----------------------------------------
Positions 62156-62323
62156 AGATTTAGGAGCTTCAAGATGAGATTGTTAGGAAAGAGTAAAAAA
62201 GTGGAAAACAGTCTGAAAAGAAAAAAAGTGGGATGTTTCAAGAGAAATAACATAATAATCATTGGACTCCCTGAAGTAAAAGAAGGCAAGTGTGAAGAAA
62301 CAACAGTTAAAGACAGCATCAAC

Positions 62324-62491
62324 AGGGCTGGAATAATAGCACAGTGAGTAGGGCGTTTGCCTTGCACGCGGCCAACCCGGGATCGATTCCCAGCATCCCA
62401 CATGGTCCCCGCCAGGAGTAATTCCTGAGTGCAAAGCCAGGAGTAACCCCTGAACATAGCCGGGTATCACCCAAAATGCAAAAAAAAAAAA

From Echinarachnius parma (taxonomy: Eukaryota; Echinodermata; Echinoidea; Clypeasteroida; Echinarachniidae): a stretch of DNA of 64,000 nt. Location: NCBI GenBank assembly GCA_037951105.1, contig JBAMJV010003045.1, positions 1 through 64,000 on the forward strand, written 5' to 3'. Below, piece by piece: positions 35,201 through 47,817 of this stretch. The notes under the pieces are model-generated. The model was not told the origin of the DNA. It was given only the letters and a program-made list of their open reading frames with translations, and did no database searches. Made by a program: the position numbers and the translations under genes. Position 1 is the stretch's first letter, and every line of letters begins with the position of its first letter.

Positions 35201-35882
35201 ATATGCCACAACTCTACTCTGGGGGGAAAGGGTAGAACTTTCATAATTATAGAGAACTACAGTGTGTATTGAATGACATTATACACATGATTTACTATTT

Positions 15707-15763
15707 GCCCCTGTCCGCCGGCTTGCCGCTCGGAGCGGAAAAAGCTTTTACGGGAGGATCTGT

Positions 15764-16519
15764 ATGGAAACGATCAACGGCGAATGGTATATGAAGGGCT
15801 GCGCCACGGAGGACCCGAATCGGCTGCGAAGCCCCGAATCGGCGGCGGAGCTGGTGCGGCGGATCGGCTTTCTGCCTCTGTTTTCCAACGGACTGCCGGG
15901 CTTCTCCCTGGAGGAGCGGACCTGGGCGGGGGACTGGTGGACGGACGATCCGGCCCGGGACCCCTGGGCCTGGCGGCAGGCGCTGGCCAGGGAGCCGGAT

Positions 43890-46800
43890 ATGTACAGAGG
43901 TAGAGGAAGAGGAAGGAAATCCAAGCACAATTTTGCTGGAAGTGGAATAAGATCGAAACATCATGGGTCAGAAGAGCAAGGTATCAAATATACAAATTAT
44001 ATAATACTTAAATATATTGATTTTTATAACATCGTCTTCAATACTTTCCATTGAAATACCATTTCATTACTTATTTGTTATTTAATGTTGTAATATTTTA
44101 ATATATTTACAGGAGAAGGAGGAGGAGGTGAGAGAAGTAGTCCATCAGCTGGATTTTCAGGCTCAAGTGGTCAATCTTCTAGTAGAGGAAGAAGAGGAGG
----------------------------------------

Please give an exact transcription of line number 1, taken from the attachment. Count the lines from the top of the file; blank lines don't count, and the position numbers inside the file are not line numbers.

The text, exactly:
Positions 62156-62323